What Crane Bank takeover means

Thursday October 20 2016
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Former Crane Bank Arua branch. File photo


Bank of Uganda takes over Crane Bank

Thursday October 20 2016

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Bank of Uganda has taken over management of Crane Bank and suspended all members of the board.

According to Bank of Uganda governor Emmanuel Mutebile, Crane Bank is under-capitalised and poses systemic risk to the banking sector. However, Mr Mutebile noted that the bank remains open to customers under the management of Bank of Uganda.

“Crane Bank has been on the BOU watch list since September 2015 after regular onsite tests and external audit report. Crane Bank capital had fallen below the 50 per cent legal requirement under the law,” he added.
According to him, Crane Bank is the third largest bank in Uganda.


BoU disowns Crane Bank sale

Tuesday September 20 2016


KAMPALA- The proprietor of Crane Bank, Mr Sudhir Ruparelia last evening admitted that he hadn’t yet sought Bank of Uganda clearance on the proposed share sale in Uganda’s fourth largest bank by assets.

Mr Sudhir told Daily Monitor that it was “premature” to go to Bank of Uganda for clearance since the shareholders he did not disclose were still discussing with the strategic investor. “It’s premature for us to meet Bank of Uganda,” Mr Sudhir said. “We will meet Bank Uganda after the investors have concluded the due diligence and there should be no cause for alarm because everything will be done at the right time.”

Mr Sudhir was reacting to Bank of Uganda (BOU) statement on the proposed share sale which indicated that the regulator had not yet received any official communication from Crane Bank regarding the sale of shares. In a statement issued on Monday, the BoU revealed for any change shareholding of more than 5 percent, there has to be regulatory approval.

“As of now, the Bank of Uganda has not received any request from Crane Bank to approve a change in shareholding. Should such a request be received, the proposed shareholders will be vetted for “fit and proper” credentials and positively considered if they warrant approval,” said Ms. Christine Alupo, Director Communications at BOU said in a statement.

Ms Alupo, however, said the transfer of shares is common practice in the banking sector.
Crane Bank is currently negotiating with investors to acquire an unknown stake in the bank.

Mr. Sudhir, the Vice Chairman, Crane Bank Ltd, told Daily Monitor on Monday that they were discussing with a strategic investor who would acquire a stake in the bank. He noted that the discussions were bound by a “non-disclosure” clause not to delve into the details, including the partners. It is expected that if the shareholders of the bank and new investors reach an agreement, then BOU will be notified.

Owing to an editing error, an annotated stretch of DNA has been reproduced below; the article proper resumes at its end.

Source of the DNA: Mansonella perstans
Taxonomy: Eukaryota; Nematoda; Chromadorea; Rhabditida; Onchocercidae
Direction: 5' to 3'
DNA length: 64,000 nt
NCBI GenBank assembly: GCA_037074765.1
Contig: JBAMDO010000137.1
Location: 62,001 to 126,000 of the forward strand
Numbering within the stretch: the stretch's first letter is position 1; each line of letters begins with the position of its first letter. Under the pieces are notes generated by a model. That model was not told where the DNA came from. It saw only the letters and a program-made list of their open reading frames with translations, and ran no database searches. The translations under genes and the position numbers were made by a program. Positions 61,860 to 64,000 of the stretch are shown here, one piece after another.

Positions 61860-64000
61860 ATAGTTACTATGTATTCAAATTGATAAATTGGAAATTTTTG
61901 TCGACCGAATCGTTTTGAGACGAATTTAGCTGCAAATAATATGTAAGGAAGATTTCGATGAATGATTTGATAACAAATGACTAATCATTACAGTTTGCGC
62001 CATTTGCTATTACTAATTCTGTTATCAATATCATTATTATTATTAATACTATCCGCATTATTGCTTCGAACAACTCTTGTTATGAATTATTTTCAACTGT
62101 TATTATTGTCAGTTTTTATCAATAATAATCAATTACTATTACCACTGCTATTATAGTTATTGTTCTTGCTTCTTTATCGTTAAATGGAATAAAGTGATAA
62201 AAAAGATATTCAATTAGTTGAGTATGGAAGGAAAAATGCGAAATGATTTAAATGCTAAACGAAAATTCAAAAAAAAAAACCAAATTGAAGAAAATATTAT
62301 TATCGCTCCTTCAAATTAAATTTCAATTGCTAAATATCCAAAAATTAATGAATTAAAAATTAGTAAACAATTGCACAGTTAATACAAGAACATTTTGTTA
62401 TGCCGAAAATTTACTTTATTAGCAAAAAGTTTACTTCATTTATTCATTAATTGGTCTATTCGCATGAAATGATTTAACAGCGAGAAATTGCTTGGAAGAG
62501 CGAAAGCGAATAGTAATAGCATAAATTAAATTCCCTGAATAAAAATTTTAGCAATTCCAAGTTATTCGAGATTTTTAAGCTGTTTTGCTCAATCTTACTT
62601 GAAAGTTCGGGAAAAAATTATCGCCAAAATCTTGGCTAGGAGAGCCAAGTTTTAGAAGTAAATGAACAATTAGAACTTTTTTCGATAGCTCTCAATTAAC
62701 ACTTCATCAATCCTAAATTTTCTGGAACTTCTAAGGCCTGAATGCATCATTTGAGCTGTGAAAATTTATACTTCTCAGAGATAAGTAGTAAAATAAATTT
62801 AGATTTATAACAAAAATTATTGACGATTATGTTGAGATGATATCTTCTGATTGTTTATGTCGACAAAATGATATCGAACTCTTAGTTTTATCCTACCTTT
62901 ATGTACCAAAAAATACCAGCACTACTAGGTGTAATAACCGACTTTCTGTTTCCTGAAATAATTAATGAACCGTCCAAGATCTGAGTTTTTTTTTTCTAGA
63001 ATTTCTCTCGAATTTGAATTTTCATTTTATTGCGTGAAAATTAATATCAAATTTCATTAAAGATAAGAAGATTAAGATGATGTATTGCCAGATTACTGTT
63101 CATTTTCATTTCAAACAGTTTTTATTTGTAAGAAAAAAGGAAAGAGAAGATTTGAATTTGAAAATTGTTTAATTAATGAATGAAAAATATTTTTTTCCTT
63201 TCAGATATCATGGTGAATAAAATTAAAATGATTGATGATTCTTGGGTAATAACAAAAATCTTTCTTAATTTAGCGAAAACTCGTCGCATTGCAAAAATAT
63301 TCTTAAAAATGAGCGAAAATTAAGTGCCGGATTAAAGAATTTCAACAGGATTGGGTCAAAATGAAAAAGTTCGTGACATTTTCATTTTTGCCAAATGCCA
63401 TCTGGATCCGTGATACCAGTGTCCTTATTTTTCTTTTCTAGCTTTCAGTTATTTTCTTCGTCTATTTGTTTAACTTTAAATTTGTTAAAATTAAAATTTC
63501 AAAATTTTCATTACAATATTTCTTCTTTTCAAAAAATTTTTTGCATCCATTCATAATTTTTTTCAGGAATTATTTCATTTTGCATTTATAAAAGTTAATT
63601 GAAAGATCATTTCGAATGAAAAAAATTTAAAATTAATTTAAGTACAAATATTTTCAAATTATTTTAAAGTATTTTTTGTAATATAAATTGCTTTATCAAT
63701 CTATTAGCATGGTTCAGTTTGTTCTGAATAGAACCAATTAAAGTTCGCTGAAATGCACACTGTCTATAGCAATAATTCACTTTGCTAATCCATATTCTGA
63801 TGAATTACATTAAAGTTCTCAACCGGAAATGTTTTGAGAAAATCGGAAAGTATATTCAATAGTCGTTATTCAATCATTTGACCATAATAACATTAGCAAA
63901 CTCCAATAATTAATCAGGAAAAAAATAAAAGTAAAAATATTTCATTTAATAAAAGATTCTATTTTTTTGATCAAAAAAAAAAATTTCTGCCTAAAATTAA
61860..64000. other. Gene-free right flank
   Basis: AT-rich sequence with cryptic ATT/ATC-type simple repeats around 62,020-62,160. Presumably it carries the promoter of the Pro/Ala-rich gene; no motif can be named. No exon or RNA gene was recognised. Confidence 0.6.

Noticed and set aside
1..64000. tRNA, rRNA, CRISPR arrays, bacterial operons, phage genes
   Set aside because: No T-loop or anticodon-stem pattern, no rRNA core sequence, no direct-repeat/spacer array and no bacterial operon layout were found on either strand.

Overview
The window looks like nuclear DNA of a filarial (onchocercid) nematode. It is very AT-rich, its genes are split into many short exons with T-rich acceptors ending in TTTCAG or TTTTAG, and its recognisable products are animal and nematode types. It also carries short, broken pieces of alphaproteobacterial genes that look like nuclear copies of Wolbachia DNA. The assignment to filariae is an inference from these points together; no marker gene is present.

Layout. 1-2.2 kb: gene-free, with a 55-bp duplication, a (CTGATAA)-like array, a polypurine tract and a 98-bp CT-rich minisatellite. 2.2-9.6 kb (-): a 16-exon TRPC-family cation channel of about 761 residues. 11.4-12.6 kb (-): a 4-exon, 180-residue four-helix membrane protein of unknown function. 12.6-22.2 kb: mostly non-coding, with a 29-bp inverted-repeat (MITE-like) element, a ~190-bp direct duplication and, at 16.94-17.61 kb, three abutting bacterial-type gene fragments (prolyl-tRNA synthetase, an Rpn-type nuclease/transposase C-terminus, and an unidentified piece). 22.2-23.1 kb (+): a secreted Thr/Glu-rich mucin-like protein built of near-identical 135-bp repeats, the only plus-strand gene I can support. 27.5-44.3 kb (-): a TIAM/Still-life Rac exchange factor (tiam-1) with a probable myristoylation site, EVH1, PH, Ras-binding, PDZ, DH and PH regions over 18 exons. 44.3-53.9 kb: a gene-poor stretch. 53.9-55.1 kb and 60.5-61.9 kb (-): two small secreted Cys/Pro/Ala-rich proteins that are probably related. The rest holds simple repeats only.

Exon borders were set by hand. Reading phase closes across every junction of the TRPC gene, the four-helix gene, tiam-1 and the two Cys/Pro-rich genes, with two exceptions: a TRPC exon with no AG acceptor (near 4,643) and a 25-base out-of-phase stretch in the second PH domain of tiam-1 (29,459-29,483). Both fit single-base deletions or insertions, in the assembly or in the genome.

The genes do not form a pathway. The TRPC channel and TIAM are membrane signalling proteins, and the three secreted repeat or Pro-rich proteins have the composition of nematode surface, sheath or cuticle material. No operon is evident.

According to Section 18 (2) of the Financial Institutions Act, reads that “no financial institution shall, except with the permission of the Central Bank, allot or issue, or register the transfer of five percent or more of any of its shares to one person.”

The section also goes on to point out that permission has to be obtained from BOU in writing. The completion of the sale can only be approved by BOU.

Ownership structure
According to the Crane Bank Annual report for 2015, Mr. Ruparelia has a controlling interest (in terms of voting) of 48.67 percent in the bank by virtue of shares held directly and by close members of his family.

In 2010, he controlled 66.67 percent of the bank but by 2011, this had reduced to 56.67 percent. Since 2012, the shareholding has been at 48.67 per cent.

The other shareholders in the bank are a company called M/S White Sapphire Limited that holds 47.33 per cent stake, Ms. Jitendra Sanghani at 4 per cent and Mr Tom Mugenga at 0.01 per cent.

A company search at the Uganda Registration Services Bureau did not turn up any results for the company named M/S White Sapphire Limited. It is not yet clear who which shareholder is selling their stake in the bank.

Crane Bank has in the past expressed interest to list of the Uganda Securities Exchange, but those plans were put on hold.

Bank performance

Crane Bank turned up one of the worst performances since inception in 2015. The bank turned a net loss of Shs3.3bn in 2015 from a net profit of Shs50.6b in 2014.

This slump was attributed to an increase in Non-performing loans and provisions for bad debts as companies fell back on loan repayments. Since 1997, the bank had been witnessing a consistent upward trend in profit until 2015.

It also ceded third place to Centenary Bank in terms of assets and customer deposits. If approved, this will be second bank to change shareholding in the last two years.

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Sudhir speaks out on Crane Bank sale

Monday September 19 2016

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KAMPALA. The proprietor of Crane Bank Limited, Mr Sudhir Ruparelia, yesterday said he had found a “strategic partner” to buy unspecified shares in Crane bank.
He told this newspaper by phone that the discussions are ongoing, but he is bound by a “non-disclosure” clause not to delve into the details, including the partners.

Defending his decision to sell off some of the bank’s shares, Mr Ruparelia said what they were doing “was a normal transaction” which should not cause any public anxiety or outcry.
Crane Bank is an indigenous bank solely owned by Mr Ruparelia, a businessman with interests in real estate, hospitality and service sectors. It started as a Forex Bureau before transforming 25 years ago into a fully-fledged commercial bank whose profitability, before losses registered last year, drove an ambitious expansion plan with opening of new branches across the country.

Mr Ruparelia stressed that the decision to divest the bank is a normal business transaction and they cannot at the moment disclose further details of the transaction until the deal is sealed.
“Read the press statement of Friday and understand it. Everything is clear; we are talking to strategic partner and we signed a non-disclosure agreement,” he said, adding: “It is not a new thing. If you are buying a property, do you go around talking about it before the deal is concluded?”